In addition, the students learned about and experienced the different ways that Dominicans preach – not only from the pulpit, but also through service in response to the signs of the times and through the arts. The conference concluded with Mass, during which the various college groups proclaimed their action plans for when they return to their school in the Fall, as well as their personal action plans.

Sisters Sara Fairbanks, Mary Jones and Mary Soher took time to reflect on the 2018 conference and its impact on the students from Dominican colleges and universities – each looks toward her involvement in late June in the Dominican High Schools Preaching Conference at Siena Heights University in Adrian.

“I really enjoy working with other Dominicans in the Dominican family to hand on our preaching charism to our college students,” Sister Sara said. “I take delight in teaching college students the art of liturgical preaching. It does my heart good to hear our young people sharing their spirited and insightful reflections on the Word from their own particular experience of the world.”

Sister Mary Jones said the group was the most diverse that she’s encountered at the conference. “Not only women and men but different cultures,” she said, but first-time participation by some of the universities. She was also impressed by the students’ excitement at meeting various members of the Dominican family – including a cloistered Dominican nun who had graduated from Caldwell University. “The students were asking great questions: What’s a normal day for you as a Sister? How is it that you don’t wear a habit?”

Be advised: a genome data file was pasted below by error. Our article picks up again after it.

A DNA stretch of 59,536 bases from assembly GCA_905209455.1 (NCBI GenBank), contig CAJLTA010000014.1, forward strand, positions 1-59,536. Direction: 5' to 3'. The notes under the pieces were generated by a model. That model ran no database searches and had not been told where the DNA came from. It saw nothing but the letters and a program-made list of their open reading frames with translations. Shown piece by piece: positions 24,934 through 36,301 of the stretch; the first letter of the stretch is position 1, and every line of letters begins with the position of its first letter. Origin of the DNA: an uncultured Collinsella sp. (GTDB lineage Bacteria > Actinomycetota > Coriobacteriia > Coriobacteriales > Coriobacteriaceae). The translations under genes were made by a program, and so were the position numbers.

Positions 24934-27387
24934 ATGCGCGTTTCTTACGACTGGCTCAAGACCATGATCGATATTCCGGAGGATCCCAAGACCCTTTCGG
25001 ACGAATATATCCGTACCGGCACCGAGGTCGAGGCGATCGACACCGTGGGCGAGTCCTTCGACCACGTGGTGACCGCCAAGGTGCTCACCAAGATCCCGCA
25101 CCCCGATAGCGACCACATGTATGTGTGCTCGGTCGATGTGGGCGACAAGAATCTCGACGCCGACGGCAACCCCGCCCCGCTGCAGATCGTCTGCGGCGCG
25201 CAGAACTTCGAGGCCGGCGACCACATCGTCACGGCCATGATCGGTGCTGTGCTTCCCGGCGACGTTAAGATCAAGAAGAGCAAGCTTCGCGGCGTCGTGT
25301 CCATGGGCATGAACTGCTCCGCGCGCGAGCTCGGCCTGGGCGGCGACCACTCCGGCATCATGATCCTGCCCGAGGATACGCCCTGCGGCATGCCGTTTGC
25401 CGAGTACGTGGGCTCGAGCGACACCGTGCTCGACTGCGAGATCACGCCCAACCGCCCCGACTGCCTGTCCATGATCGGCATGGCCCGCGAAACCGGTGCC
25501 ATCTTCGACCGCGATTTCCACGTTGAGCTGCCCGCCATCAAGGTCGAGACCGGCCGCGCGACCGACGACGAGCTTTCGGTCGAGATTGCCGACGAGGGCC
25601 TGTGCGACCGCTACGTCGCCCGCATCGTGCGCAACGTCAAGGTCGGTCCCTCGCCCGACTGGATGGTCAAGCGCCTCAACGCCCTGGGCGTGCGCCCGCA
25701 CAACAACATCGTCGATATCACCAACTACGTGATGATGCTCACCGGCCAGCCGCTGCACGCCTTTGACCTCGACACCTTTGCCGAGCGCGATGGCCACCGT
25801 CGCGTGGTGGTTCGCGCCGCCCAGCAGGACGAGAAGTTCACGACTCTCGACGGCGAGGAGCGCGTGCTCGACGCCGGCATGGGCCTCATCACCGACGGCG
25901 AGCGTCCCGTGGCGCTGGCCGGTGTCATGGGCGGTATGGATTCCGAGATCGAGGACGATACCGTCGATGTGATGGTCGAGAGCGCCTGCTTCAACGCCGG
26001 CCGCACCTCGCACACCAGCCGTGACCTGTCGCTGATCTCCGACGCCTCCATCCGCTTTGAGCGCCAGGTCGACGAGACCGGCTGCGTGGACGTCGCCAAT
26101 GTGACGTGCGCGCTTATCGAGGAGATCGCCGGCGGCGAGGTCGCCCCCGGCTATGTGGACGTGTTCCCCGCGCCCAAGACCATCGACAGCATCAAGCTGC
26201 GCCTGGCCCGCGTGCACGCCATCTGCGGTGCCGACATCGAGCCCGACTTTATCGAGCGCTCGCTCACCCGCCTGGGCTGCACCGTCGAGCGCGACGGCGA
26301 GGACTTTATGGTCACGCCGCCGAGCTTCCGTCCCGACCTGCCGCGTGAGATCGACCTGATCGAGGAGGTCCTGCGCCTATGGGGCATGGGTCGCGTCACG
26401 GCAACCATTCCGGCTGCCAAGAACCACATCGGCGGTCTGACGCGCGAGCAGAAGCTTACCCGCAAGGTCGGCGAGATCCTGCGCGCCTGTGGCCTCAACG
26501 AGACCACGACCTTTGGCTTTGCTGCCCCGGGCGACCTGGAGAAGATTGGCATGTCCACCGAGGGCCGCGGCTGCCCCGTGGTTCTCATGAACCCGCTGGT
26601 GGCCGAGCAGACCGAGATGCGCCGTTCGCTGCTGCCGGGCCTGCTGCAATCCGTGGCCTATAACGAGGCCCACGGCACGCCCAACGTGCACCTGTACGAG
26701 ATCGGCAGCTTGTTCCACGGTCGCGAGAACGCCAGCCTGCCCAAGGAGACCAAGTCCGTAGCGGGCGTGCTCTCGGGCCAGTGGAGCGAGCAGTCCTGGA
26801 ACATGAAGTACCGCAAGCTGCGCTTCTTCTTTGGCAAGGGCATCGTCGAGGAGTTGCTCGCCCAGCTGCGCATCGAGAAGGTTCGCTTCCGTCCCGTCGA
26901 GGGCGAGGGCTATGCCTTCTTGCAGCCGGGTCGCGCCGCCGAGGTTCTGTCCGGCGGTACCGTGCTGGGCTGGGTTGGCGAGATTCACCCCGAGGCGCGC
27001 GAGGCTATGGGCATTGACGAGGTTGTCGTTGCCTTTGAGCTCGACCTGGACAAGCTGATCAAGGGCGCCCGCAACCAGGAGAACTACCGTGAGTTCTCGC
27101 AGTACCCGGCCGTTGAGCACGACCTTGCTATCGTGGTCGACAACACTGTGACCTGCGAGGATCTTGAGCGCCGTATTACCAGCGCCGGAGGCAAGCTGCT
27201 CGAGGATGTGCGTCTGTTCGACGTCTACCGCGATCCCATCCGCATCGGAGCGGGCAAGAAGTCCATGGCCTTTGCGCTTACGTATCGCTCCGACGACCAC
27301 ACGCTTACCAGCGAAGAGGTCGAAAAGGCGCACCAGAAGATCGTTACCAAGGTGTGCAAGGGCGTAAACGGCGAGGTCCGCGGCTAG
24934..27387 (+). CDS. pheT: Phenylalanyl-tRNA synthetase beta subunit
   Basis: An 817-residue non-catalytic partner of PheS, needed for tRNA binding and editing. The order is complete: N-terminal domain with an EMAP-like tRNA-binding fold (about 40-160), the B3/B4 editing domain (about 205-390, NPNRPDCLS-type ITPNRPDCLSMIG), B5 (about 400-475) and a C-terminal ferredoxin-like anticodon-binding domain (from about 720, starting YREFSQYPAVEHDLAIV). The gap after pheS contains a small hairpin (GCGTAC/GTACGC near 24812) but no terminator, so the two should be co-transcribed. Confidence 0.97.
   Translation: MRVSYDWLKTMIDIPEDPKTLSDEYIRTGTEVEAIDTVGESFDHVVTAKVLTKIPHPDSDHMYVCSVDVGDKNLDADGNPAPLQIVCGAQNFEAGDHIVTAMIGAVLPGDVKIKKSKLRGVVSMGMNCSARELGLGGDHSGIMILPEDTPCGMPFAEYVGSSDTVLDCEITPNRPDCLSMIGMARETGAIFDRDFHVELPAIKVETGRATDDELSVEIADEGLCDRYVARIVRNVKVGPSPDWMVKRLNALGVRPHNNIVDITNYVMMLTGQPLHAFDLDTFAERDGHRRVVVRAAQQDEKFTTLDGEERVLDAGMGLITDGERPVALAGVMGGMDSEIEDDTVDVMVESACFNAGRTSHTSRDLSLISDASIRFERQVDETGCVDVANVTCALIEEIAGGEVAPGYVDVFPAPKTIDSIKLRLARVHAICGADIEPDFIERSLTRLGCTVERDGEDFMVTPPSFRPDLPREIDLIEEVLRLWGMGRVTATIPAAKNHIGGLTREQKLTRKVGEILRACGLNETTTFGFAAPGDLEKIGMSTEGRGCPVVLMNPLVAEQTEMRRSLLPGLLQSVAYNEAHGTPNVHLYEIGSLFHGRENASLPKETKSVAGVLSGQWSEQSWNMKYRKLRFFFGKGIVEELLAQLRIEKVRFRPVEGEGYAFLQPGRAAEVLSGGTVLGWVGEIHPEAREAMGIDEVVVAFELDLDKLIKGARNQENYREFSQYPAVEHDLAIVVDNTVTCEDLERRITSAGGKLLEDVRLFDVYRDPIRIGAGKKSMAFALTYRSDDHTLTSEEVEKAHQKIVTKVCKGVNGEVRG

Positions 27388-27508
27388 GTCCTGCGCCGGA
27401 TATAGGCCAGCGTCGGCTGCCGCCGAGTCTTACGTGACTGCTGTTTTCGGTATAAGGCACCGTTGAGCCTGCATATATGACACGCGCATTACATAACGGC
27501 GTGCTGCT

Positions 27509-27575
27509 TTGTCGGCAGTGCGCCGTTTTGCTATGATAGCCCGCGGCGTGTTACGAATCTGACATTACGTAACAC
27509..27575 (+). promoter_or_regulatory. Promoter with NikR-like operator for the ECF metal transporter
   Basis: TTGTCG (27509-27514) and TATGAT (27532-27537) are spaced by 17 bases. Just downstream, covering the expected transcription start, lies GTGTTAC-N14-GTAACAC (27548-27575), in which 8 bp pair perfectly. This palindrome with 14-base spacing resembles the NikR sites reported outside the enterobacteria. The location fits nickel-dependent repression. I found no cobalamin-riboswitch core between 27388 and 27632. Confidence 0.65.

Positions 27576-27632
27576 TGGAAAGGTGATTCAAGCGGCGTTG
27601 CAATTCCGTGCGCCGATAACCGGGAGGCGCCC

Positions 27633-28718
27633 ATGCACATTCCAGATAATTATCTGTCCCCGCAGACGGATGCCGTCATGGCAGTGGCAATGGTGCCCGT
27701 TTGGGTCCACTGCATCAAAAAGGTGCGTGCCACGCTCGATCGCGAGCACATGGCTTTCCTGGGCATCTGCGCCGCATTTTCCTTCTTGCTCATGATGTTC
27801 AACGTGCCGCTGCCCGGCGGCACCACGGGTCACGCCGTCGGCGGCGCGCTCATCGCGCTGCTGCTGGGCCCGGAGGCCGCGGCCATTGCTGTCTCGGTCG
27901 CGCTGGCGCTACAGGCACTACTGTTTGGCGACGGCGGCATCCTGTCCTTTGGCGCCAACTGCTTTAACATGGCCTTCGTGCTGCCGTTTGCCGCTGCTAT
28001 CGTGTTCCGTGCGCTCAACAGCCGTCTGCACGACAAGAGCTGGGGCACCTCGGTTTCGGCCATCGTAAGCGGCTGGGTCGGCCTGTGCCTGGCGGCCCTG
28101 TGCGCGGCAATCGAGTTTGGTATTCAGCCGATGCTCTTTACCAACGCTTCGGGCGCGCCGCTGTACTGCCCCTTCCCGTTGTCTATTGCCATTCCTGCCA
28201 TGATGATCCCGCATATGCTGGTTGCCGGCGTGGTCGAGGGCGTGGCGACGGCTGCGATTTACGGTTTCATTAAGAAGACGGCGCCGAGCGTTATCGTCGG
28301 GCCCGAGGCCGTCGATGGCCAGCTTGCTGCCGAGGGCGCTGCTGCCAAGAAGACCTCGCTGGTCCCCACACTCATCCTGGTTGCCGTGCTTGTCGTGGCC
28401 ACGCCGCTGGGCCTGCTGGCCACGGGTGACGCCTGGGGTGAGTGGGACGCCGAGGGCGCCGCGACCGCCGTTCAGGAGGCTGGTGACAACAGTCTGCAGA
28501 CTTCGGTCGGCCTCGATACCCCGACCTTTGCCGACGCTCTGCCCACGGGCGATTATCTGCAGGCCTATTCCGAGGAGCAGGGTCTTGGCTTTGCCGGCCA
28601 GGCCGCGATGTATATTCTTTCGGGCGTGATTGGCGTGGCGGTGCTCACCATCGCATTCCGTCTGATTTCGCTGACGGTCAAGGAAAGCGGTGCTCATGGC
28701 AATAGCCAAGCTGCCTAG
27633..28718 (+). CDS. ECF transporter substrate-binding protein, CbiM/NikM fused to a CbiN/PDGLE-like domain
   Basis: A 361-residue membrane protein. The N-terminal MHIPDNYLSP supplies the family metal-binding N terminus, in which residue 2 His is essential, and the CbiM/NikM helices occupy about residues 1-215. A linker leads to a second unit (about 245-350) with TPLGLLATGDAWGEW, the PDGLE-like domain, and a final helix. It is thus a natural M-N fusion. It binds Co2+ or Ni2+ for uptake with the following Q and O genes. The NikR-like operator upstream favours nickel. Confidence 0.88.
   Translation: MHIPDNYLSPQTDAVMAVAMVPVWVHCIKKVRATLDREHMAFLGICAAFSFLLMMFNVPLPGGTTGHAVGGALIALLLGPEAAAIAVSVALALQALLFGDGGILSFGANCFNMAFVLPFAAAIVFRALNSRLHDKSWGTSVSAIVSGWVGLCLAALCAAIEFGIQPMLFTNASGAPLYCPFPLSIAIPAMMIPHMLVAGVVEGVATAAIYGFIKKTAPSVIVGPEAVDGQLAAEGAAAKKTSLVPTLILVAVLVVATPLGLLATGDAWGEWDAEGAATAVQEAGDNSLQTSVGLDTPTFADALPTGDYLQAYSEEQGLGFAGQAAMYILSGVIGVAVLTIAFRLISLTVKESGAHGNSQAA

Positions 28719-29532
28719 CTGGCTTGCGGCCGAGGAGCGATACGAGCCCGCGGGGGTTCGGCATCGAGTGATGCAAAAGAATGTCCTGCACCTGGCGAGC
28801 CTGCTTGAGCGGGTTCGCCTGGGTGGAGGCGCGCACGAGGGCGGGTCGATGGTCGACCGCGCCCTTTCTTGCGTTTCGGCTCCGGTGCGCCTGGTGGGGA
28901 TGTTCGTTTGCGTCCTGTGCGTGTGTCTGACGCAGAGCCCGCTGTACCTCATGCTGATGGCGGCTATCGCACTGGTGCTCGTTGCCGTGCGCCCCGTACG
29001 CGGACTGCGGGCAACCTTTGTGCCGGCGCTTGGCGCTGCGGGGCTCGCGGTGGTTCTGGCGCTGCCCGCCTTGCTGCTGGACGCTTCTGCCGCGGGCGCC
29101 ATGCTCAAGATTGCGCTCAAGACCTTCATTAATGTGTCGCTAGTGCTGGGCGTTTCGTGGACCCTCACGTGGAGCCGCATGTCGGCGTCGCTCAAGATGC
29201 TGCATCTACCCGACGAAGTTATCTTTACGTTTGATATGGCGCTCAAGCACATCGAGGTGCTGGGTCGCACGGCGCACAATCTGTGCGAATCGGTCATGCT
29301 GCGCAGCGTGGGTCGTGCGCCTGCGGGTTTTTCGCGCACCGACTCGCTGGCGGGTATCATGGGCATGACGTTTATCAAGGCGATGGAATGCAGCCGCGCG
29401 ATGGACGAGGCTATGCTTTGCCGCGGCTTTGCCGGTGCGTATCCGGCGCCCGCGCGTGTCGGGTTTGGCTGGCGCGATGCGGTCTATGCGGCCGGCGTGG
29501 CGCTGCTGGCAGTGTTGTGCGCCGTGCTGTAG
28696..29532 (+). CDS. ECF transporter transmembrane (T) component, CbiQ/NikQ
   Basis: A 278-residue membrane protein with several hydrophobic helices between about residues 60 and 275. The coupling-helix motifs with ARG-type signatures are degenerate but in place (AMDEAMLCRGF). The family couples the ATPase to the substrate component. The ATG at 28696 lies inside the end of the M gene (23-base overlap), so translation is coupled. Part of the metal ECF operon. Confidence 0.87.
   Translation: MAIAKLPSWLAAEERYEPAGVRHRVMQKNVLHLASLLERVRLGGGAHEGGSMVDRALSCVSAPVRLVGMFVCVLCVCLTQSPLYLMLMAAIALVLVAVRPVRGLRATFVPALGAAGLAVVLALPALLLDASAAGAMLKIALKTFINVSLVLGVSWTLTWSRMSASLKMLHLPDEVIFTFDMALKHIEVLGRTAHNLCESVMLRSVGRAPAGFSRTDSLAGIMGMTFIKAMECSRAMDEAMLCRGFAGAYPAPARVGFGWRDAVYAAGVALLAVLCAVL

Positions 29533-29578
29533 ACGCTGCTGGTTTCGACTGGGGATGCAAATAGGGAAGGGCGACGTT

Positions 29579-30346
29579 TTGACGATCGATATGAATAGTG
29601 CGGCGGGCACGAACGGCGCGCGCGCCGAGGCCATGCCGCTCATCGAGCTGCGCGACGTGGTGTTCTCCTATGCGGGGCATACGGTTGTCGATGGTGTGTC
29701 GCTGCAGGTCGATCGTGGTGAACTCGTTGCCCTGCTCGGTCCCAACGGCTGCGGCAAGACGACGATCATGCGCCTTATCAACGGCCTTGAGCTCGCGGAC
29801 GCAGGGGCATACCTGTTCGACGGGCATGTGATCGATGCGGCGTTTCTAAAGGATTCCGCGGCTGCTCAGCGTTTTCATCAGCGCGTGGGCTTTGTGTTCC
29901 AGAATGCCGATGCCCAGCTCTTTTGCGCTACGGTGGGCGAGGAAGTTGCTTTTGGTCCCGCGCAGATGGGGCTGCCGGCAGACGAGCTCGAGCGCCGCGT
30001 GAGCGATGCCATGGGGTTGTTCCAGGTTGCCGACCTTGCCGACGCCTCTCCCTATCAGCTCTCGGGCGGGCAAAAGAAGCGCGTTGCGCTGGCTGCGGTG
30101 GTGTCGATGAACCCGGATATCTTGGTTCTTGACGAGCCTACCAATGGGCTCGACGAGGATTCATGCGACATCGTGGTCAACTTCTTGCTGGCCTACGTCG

“One of the highlights always is the sending-forth Mass, when you hear everybody’s commitment, including our own, and know that these students are very much on fire with our charism and are looking forward to implementing their plans,” Sister Mary Jones said. “”Their energy is always so amazing.”

Sister Mary Soher agreed. “The students really got into it. They were inspired to learn more about other schools and how they live out the Dominican ideals or pillars…. They came back with ideas of ways to better deepen their relationship with God.” Students also inspired one another to greater involvement in the Dominican family, she added. “Some students are already part of Dominican Young Adults USA and three or four schools are now interested in starting their own DYA chapter.”

Feature photo: Attending the 2018 Dominican Colleges Preaching Conference were: front, from left, Siena Heights students Rochelle Chezick and Alex Wilkinson and back row, from left, Adrian Dominican Sisters Nancy Murray, OP, Mary Jones, OP, Mary Soher, OP, and Sara Fairbanks, OP.